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A Handbook for the Afterlife, Polly Clark
Templar Poetry, 2015   £5.00

Writing un-darkly about darkness

How can a poet be tender, funny and delightful even as darkness spills into her poems?

Because scary things happen in this pamphlet. The ‘Afterlife’ in the title does indicate the presence of death. There’s loss; there’s shit (literally when ‘a cowboy in overalls’ clears the drain); there’s humiliation, violence and grief; there’s fear; there’s a small child with ‘an abandoned smell’. The last three lines of the last poem (‘Hive’) are:

Oh my neighbour, are we safe?
Is this what being safe
is like?

The world of this pamphlet is not safe. And yet something about the honesty and warmth of the writer makes almost every poem feel like a personal gift. How often do you open a collection and literally sit up, astonished, as one text after another connects with the clunk-click of recognition?

There are children here, and they’re vulnerable. In the opening poem, ‘Heaven’, the poet and her husband have to re-create heaven (in which they do not believe) because their daughter ‘is broken-hearted that we will die and leave her / without mummy and daddy’. This little girl is facing facts about death, and her mother can’t bear her distress. And it’s funny, isn’t it, re-inventing paradise ‘at 5pm over cheesy pasta’? But it’s also not funny. This is how the poem ends (please note: the mother doesn’t wake the sleeping child):

I want to wake her from the deep teary
slumber she’s fallen into to tell her, darling
it has a name, the place we’re all going to
with Hamish on a lead, it has a lovely name.
Daddy and I forgot to tell you, here, I’ll whisper –
everyone you love will be there.

If only. This could be bleak. The ‘deep teary / slumber’ is bleak. But something about the way it’s handled makes it okay. Polly Clark offers the truth, which she offsets with tenderness and love. The love is radiant and true: you can feel its warmth. Mysteriously, it’s strong enough to deal with all the ‘procession of our worst’ as ‘dark is falling’.

Helena Nelson

 


The angel in the detail

There are only eleven poems in this collection. It’s hard to believe. I came away convinced I’d read a whole book. The poems are so perfectly-wrought they open up, for me, immeasurably more than most. And part of the pathos is undoubtedly – as with the best poetry – in the subtlety of tiny details.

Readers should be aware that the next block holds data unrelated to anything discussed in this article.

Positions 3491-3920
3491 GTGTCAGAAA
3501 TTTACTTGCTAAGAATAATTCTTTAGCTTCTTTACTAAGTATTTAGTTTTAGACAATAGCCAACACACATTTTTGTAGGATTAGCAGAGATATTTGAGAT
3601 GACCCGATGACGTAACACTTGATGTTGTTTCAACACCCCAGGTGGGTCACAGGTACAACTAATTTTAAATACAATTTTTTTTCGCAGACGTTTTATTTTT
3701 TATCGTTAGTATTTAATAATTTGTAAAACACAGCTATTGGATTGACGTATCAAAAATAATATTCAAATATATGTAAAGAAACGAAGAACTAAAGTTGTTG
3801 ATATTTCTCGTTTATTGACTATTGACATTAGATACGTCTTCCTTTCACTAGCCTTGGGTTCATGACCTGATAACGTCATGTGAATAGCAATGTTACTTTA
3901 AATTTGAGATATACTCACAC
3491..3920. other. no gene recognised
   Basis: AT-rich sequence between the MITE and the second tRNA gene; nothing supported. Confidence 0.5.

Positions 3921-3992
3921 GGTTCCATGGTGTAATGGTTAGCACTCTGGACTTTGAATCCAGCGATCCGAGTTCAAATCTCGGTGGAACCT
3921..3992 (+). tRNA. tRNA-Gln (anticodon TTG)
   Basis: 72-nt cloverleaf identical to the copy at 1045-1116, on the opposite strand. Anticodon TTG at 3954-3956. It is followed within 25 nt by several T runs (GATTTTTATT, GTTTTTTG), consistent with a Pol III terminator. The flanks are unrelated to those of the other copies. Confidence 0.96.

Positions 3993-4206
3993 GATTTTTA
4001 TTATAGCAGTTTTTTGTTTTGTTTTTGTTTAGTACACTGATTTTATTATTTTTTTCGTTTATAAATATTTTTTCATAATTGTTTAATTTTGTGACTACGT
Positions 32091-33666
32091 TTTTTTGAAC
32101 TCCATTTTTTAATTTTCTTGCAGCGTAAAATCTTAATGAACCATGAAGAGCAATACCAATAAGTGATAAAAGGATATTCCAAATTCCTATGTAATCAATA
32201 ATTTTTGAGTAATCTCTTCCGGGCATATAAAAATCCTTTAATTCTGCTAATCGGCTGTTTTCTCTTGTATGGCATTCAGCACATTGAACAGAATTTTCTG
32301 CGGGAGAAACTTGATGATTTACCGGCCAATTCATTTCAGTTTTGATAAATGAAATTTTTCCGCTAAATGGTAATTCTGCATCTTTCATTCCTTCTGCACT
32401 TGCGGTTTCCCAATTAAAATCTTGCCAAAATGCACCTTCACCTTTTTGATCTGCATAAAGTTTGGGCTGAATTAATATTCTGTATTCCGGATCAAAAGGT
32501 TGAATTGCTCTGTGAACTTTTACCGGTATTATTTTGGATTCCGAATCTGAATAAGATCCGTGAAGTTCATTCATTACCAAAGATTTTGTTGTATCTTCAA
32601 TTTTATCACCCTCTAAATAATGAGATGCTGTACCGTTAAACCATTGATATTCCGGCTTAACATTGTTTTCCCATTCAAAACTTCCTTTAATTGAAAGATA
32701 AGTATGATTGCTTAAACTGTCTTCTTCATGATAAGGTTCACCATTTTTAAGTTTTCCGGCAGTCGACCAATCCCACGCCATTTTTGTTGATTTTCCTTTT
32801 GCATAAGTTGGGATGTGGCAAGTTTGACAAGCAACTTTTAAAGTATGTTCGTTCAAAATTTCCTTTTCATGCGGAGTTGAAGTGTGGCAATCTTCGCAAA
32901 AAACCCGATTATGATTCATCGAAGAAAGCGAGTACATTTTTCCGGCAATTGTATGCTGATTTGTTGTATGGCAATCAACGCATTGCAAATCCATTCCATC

Here, for me – like Roland Barthe’s punctum – detail can be the thing that pricks. And often such details seem comical, however ‘serious’ the poem’s larger frame. The work can, at times, seem almost cartoon-like in this respect. I think it’s a great strength.

There’s the ‘Highland Cow’ who ‘lifted her lump of a head’. That word ‘lump’ is perfect, of course, literally. But this poem is an anthem to difference: to being ‘in the wrong world, with majesty’. The poet invisibly trawls the useless lump a person who’s ‘different’ can feel, as well as the painfully delicate lumpiness of all that goes on inside that person’s head.

Similarly, towards the end of ‘Tiger, Tiger’, a girl (trapped in a tiger’s body – it’s a long, perfectly-rendered ‘Fairy Tale’) – ‘worked out her poems in her great, beautiful head’. Again, this has extraordinary tenderness, a tenderness only amplified by its context.

‘Drain’ is the most delicious account of having your drains unblocked. Its tiny little reference to ‘this weary house’ – this moment of personification – throws the whole poem, for me, into much greater relief. And finally – because I haven’t room – I have to mention ‘her ladybirds’ in ‘Follower’. I don’t want to spoil the poem. (I don’t want to spoil any of them.) Suffice it to say, a girl sits upon a lap until she feels held, for now, for long enough. Here’s how it ends:

The child and I sit as the afternoon yellows and crumbles,
and she is so patient that I fear for my mind, but at last
she slips down from my lap and goes to find her ladybirds.


Charlotte Gann